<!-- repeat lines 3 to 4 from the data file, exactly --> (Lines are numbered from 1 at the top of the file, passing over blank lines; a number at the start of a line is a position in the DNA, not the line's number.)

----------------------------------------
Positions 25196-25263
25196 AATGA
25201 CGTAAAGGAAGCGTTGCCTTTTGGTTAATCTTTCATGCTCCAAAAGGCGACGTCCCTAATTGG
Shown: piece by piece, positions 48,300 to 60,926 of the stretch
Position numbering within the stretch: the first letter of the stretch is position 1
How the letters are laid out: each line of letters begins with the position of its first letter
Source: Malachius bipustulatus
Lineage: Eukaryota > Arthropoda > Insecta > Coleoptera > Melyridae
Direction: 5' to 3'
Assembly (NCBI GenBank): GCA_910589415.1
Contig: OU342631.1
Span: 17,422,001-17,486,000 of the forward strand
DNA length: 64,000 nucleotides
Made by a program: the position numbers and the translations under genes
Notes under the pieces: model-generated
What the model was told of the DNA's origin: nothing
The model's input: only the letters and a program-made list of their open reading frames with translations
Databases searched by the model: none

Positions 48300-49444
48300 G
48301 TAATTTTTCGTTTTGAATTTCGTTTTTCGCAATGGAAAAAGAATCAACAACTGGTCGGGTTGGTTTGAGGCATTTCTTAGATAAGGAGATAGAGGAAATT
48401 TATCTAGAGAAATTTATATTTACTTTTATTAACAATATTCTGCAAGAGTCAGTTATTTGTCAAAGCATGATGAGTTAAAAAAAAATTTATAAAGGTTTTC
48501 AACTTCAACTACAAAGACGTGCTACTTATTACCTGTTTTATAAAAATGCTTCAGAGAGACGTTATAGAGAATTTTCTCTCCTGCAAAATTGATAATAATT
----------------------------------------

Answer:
25201 CGTAAAGGAAGCGTTGCCTTTTGGTTAATCTTTCATGCTCCAAAAGGCGACGTCCCTAATTGG
Shown: piece by piece, positions 48,300 to 60,926 of the stretch